Warren Steed Jeffs, 50, was taken into custody after he and two other people were pulled over late Monday by a Nevada Highway Patrol trooper on Interstate 15 just north of Las Vegas, FBI spokesman David Staretz said.
The other two people in the vehicle were identified as one of Warren Jeffs' wives, Naomi Jeffs, and a brother, Isaac Steed Jeffs, both 32, Staretz said. They were being interviewed Tuesday morning by the FBI in Las Vegas, but were not arrested.
Items in the vehicle when Jeffs was captured included: 27 stacks of $100 bills, worth $2,500 each; 14 cellular phones; a radar detector, two Global Positioning System units; two female wigs, one blonde and one brunette; several knives; several CDs; three watches; three Ipods; multiple credit cards; seven sets of keys; a photograph of Jeffs and his father; a Bible and a Book of Mormon.
The items were seen on pool video footage created with official permission.
Jeffs was being held in federal custody in Las Vegas pending a court hearing on a federal charge of unlawful flight to avoid prosecution, Staretz said. It was not immediately clear if Jeffs would face extradition to Arizona or Utah.
The traffic stop came about 9 p.m., after the NHP trooper noticed a maroon Cadillac Escalade on the freeway with temporary license tags, Staretz said.
Jeffs, the leader of the Fundamentalist Church of Jesus Christ of Latter Day Saints, was indicted in June 2005 on an Arizona charge of arranging a marriage between a 16-year-old girl and a married man, and unlawful flight to avoid prosecution.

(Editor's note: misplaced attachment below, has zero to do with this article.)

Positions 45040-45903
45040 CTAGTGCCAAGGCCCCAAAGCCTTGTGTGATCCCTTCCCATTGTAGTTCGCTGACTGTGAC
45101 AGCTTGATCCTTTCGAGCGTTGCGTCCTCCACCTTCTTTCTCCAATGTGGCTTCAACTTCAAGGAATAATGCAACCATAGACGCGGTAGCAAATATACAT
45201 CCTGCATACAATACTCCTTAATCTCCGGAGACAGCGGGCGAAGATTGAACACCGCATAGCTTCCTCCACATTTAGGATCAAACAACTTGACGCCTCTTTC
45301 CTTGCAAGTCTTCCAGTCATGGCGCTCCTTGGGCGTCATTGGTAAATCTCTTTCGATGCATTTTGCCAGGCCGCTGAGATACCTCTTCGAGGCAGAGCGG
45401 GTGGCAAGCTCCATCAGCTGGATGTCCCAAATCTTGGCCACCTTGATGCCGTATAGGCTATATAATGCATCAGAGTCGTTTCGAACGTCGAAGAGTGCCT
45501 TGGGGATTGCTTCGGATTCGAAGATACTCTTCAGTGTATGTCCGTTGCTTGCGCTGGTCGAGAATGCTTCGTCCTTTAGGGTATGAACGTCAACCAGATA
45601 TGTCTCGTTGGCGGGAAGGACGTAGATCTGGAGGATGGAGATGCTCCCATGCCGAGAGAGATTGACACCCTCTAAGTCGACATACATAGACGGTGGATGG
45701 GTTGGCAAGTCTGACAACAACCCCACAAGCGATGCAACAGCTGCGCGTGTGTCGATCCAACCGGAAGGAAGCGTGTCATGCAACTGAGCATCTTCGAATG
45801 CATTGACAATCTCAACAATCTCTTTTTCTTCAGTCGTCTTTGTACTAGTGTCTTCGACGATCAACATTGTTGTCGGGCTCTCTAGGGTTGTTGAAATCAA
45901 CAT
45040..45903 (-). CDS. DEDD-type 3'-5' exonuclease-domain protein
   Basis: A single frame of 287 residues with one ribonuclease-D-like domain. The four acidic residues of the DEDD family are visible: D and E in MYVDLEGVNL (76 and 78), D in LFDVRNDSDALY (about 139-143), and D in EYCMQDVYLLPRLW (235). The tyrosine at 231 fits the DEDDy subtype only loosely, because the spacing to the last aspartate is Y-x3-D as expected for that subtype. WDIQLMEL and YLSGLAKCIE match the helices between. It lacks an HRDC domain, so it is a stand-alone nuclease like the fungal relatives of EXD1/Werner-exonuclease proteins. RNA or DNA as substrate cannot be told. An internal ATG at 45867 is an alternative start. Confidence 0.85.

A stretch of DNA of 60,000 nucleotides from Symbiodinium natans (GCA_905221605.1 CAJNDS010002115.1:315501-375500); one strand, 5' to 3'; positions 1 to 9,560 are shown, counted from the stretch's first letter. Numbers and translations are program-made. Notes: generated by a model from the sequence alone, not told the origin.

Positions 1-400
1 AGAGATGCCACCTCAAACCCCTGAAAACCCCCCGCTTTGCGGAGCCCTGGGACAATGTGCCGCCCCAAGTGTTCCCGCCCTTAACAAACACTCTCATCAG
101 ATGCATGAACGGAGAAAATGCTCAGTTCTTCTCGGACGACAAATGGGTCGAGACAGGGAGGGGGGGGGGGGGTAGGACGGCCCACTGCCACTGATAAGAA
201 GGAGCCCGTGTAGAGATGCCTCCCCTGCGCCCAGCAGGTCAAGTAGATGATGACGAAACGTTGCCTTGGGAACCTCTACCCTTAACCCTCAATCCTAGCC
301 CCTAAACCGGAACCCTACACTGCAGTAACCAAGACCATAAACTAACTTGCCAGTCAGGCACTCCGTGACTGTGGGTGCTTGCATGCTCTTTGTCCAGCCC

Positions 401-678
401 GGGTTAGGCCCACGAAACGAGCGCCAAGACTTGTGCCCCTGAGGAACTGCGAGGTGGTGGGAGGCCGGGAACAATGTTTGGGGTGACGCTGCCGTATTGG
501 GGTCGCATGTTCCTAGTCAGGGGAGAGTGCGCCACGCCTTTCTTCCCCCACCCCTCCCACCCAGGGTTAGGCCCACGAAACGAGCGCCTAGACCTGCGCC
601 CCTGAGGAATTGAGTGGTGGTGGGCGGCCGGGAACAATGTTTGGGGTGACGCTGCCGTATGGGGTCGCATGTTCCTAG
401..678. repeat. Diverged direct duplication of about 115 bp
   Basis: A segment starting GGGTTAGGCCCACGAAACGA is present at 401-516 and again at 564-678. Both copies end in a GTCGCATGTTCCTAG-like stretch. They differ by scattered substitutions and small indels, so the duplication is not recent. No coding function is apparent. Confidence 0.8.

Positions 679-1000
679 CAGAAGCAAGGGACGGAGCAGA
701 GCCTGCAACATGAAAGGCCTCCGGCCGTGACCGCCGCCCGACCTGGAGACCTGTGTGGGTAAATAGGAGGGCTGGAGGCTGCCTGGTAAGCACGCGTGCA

He is also charged in Utah with two felony counts of rape as an accomplice, for allegedly arranging the marriage of a teenage girl to an older man in Nevada.
Las Vegas has become a new hub for the polygamous sect and the group recently moved Western Precision, one of the biggest FLDS businesses, there.
Several residents of Hildale, Utah, and Colorado City, Ariz., the twin communities where the FLDS is headquartered, said the news of the arrest spread quickly.
"I'm grateful that they got him and there was no bloodshed," Marvin Wyler, a former FLDS member, said. He added that the community was quiet on Tuesday morning.
Other former members said Isaac serves as Warren's secretary.
"It's not surprising to find those two together because Isaac had been an extention of his arm for a long time," said Ezra Draper, of Bonners Ferry, Idaho, who became disillusioned with Jeffs and the church's refusal to disavow plural marriage involving young girls to older men.
Naomi also is one of Warren's most loyal and staunch supporters, said Richard Holm, an excommunicated church member who continues to live in Colorado City.
Carolyn Jessop, a Salt Lake City resident and former FLDS member, said Naomi married Rulon Jeffs when she was 17 and he was nearly 90. Later, Naomi and her sister, Paula, were the first among Rulon's wives to become Warren's wives, Jessop said.
The two sisters' father is Merrill Jessop, who is based at the FLDS ranch in Eldorado, Texas, according to Jessop. Jessop, an ex- wife of Merrill Jessop, added that Warren Jeffs is married to approximately nine of Merrill Jessop's daughters and Naomi is a favorite.
"That's one of the reasons I left. I didn't want him to marry my daughter," said Jessop.